I have referenced what I call the 5Ms of marketing an accountancy practice before. This blog post is related to the fourth M. That is, which Media should you use to get your chosen Messages to your chosen Market?
The answer to the question depends on where you are most likely to find your chosen Market (ie: your target audience). When many accountants are asked about this, they have no clear answer. The implicit belief is: “Anywhere and Everywhere”.
If you think this is true for your practice then it doesn’t matter greatly where you promote the practice. Unfocused social media and Linkedin may help (but probably not much). Essentially you’ll try ‘Anything and Everything’.
Accountants who adopt this approach are typically the first to later say that marketing is a waste of money. Where that’s true however is most often because the marketing effort has been unfocused and hasn’t been planned by reference to specific objectives, clear target audiences and distinct messages that resonate with that market.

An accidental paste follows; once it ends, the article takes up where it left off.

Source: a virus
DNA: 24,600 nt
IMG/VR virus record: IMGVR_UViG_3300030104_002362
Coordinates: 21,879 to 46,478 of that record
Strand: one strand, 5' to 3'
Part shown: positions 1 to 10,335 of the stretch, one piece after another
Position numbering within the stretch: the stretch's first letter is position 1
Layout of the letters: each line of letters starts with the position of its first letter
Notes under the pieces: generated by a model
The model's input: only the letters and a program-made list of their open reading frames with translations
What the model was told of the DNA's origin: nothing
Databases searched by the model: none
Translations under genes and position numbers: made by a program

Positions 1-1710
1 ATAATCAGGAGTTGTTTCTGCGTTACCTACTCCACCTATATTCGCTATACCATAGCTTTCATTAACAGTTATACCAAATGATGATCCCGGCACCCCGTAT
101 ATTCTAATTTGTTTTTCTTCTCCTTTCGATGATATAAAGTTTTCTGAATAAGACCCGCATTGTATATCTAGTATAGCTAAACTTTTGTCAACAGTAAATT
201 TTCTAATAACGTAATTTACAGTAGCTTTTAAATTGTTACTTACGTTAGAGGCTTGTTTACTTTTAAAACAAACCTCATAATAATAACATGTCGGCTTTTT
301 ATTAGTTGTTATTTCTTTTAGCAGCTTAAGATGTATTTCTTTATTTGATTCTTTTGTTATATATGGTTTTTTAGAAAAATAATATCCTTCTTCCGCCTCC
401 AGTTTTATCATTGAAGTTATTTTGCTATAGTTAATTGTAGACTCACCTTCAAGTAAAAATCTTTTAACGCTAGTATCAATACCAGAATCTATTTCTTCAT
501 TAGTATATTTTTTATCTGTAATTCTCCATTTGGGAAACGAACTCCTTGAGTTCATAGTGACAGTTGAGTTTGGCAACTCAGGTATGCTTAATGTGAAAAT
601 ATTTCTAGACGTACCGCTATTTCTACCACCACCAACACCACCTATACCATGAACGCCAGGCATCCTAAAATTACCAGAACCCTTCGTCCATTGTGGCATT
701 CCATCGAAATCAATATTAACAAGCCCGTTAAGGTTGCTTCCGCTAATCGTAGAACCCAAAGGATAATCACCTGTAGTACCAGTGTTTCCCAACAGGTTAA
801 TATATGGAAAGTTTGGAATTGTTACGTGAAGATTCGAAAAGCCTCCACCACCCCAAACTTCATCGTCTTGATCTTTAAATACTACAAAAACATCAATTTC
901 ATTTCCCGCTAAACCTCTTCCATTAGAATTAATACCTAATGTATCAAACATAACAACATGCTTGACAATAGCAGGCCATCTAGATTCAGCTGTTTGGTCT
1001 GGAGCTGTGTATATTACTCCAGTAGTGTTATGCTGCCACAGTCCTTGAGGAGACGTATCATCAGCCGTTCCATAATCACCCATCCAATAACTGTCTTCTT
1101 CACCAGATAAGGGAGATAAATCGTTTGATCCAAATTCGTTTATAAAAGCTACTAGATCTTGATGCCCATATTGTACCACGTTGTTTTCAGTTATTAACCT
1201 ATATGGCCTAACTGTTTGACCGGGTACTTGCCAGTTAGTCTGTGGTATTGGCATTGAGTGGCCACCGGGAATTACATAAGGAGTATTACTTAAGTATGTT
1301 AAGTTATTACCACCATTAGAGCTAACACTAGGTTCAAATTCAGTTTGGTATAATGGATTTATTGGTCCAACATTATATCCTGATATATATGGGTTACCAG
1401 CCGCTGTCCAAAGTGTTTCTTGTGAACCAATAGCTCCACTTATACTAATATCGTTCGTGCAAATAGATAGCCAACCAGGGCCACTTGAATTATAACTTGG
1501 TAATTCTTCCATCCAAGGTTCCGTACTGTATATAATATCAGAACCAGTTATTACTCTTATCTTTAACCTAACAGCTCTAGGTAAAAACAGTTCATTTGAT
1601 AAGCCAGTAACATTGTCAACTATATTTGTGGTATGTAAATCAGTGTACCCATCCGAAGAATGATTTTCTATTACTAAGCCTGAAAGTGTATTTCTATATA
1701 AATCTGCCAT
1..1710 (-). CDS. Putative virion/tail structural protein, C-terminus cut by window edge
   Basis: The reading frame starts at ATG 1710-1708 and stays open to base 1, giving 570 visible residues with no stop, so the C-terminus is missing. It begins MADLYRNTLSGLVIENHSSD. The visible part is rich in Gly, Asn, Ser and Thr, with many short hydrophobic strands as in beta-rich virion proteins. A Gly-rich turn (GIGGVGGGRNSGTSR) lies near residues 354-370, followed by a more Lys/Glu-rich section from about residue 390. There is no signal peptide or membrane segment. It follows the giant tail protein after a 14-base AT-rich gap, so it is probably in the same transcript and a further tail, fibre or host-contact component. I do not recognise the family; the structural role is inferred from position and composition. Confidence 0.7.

Let’s move on then to consider 5 other generic answers to the question, Where will you find your chosen Market and target audience?
This is the case, for example, when you have a high street or business park presence and want more passers by to pop in or to remember your details to pass on when they hear someone asking about accountants in the immediate vicinity.
The 3 main options here are: A pavement sign encouraging passers-by to pop in, to use the office windows to communicate with passsers-by or to have a leaflet stand by the door.
Incidentally, if you are considering moving into a high-street or business park, it can be instructive to ask accountants who have already done so whether it has been worthwhile for them. Do the passers-by who drop in etc become really valued clients? All too often there seems to be a mis-match which suggests the investment may not have been worthwhile. Depends on the high street and business park too of course!
Your local area